Paul Frederick Zweifel, a University Distinguished Professor in the Virginia Tech College of Science’s Department of Physics and a longtime supporter of the arts at Virginia Tech and in Blacksburg, died Feb. 12.

He was 87.

Zweifel was born in New York in 1929, and later moved to South Carolina. From there, he attended Carnegie-Melon University in Pittsburgh, where he was suite mates with famed mathematician John Nash, according to an obituary provided by McCoy Funeral Home of Blacksburg.

He later earned a doctoral degree from Duke University and afterward worked as a sports journalist, before taking a faculty position at the University of Michigan, where he taught nuclear engineering.

He joined the Virginia Tech faculty in 1968. While at Virginia Tech, he was awarded the U.S. Department of Energy’s E. O. Lawrence Medal in 1972 and the John Simon Guggenheim Memorial Foundation Fellowship in 1975. He also was a Fellow of the American Physical Society.

“Paul was an internationally known expert in transport theory,” said Mark Pitt, current chair of the physics department. “He established the Center for Transport Theory and Mathematical Physics here, and he was the founder of the International Conference on Transport Theory, which was frequently held in Blacksburg, including a special symposium on the occasion of Paul’s 60th birthday in 1989.”

“Paul was a champion for the topic of mathematical physics here at Virginia Tech, and played a critical role in the area of neutron transport theory,” said Lay Nam Chang, former dean of the College of Science, who previously served as chair of the Department of Physics.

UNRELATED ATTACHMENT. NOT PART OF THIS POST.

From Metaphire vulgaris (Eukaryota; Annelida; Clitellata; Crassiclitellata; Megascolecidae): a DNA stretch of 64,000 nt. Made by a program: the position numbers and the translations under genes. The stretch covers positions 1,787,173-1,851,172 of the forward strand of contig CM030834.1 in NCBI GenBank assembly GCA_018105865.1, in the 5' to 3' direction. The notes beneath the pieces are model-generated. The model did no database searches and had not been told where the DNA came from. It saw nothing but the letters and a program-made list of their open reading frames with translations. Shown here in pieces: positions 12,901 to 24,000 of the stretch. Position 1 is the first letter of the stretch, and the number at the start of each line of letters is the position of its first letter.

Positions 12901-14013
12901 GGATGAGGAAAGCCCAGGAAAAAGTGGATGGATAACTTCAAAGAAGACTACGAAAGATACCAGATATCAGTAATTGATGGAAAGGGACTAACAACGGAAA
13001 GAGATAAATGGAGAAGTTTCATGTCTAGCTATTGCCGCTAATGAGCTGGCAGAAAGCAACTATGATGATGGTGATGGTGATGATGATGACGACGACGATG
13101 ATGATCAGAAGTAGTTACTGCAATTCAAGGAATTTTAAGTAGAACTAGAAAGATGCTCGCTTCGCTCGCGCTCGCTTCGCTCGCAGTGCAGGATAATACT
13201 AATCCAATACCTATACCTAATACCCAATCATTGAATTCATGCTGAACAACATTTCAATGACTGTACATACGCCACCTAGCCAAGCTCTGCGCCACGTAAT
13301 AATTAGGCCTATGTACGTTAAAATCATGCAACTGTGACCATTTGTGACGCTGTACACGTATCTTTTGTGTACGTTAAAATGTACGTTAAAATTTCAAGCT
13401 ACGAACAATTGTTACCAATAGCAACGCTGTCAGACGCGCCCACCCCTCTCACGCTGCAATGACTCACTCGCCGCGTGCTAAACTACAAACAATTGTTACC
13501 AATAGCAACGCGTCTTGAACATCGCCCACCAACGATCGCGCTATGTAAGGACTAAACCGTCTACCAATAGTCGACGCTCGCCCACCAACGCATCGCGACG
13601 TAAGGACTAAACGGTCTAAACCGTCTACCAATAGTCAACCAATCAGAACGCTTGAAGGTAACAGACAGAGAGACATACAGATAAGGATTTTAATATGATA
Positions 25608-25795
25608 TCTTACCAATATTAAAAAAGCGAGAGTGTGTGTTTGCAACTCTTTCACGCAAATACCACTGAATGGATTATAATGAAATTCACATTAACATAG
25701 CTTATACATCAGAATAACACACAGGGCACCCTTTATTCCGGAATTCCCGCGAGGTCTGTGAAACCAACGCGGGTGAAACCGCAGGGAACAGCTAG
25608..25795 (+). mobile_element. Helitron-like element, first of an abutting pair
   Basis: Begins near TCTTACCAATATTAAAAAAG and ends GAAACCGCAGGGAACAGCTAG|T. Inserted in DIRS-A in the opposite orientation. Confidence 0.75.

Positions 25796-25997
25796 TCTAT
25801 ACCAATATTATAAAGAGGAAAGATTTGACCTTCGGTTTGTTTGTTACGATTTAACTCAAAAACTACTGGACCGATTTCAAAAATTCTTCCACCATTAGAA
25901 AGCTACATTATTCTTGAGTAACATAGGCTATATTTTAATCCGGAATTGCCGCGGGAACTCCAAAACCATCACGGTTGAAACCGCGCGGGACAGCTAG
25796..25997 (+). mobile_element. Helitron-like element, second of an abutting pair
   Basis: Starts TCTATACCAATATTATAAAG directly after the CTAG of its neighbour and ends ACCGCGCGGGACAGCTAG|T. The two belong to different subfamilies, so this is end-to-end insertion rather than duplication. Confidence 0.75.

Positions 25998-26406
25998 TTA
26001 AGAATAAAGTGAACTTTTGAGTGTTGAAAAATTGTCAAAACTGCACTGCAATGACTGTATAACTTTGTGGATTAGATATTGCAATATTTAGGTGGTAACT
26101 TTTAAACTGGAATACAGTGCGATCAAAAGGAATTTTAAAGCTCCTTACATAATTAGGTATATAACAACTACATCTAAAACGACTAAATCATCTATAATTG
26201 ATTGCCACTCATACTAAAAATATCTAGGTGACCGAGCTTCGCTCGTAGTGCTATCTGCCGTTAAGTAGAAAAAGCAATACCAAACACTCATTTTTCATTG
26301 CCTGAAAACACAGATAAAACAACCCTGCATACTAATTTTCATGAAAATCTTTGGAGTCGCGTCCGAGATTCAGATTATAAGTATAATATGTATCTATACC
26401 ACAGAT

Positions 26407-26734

Professor Emeritus of Physics L. David Roper remembered Zweifel as a champion of hiring female physicists during the 1990s, and for bringing renowned physicists to campus for guest lectures.

Zweifel was a lifelong music lover and a musician himself. He began studying music at age 4, and received a cello from his parents as a child. He took voice lessons in high school, and later performed as a vocalist. During a sabbatical in Florence, Italy, he became choir director of the American Church in Florence, according to his obituary.

Post-retirement from the Department of Physics in 1996, he taught an opera course at Virginia Tech and pursued a business providing supertitles for opera companies across the country. He and his wife, Kathleen McKay Zweifel, were supporters of Virginia Tech’s Moss Arts Center and also endowed a scholarship to help students majoring in music be able to attend summer music festivals or professional development workshops.

McCoy Funeral Home of Blacksburg served the family. 

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